What do I call, then, the design and planning of software implementation, and by extension the theory of that design? The term "application design" seems to be understood as being more about what an interface looks like and what application users should experience. "Coding practices" to me means "tabs or spaces" and details like that. I'm going to use the term "application implementation design" because I can't think of anything else. I'm absolutely not an expert, of course, as should be clear by this admission that I literally don't know what it is that I'm talking about, or at least what to call it.

Now back to Javascript. What is it that I want from the way I type in Javascript code? To put it another way, what is it that I want to be true at some point in the future when the surrounding application is, if not "finished", something large and functional and under heavy use? Of course it's clear that I want it to work and to work well. That means it doesn't break in small browser windows, it doesn't slow down pages, it doesn't annoy users, and so on, satisfying all those little de rigueur stipulations we twitter about constantly. But I also think there are aspects to the application that are of great importance to the developer experience. What should it be like to add a new feature? To revise an old feature? To fix bugs? To cope with off-the-shelf framework and tool upgrades? And once I've answered those questions, why do I think those are good goals? In other words, why would it be good for the process of fixing a bug to play out in some particular way? Thought of that way, it's a pretty big topic, and though I've been doing it for almost 30 years now it's challenging to tease apart good experiences I recall from the bad ones.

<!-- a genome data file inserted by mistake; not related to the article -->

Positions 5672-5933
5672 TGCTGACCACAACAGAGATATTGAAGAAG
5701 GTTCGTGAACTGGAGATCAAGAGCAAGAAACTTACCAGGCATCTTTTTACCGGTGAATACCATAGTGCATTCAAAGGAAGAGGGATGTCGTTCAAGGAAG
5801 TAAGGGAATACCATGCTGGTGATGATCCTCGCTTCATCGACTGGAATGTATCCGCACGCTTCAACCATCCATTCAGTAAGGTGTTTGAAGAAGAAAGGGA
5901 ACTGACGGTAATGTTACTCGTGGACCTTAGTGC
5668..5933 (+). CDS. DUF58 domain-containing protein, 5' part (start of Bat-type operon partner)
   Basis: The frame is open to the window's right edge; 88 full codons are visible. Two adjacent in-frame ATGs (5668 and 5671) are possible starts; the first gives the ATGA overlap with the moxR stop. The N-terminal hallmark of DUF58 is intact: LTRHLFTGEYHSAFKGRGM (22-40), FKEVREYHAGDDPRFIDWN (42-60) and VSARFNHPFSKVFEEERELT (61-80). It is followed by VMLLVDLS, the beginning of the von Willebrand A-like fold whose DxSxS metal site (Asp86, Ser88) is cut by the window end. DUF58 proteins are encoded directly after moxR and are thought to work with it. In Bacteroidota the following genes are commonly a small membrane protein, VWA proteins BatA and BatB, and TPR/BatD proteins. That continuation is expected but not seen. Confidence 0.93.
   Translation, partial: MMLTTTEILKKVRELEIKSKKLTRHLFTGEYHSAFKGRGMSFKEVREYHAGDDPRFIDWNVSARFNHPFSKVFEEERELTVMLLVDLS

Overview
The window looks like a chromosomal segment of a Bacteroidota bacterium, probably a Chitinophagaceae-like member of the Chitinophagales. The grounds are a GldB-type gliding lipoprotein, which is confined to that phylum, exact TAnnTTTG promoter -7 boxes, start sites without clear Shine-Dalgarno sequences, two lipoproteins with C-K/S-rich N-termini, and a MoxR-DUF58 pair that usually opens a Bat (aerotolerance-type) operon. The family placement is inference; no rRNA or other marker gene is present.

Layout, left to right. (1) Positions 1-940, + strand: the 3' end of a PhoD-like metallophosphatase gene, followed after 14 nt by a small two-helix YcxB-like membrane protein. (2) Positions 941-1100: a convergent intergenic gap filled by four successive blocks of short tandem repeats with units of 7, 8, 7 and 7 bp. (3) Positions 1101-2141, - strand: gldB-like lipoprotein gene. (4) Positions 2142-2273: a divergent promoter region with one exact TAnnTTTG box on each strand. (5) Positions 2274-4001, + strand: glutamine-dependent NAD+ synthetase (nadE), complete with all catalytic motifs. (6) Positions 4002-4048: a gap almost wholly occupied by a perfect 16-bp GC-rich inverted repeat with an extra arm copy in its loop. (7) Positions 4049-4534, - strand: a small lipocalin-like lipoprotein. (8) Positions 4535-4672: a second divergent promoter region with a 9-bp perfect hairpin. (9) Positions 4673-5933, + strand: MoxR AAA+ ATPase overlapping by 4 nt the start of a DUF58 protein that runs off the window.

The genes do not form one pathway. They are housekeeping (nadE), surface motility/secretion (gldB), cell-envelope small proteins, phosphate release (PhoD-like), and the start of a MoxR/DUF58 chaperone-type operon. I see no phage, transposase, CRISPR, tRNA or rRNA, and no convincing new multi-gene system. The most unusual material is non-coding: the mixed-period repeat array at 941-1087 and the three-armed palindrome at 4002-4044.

Please Either Shut Up Or Talk About Javascript

Here's the point I'm trying to make. My own goals for the shape of my application code — and not just where the files are in folders, and what the folders look like, and how they're arranged, but the underlying ways in which the code all fits together — are mostly summed up like this: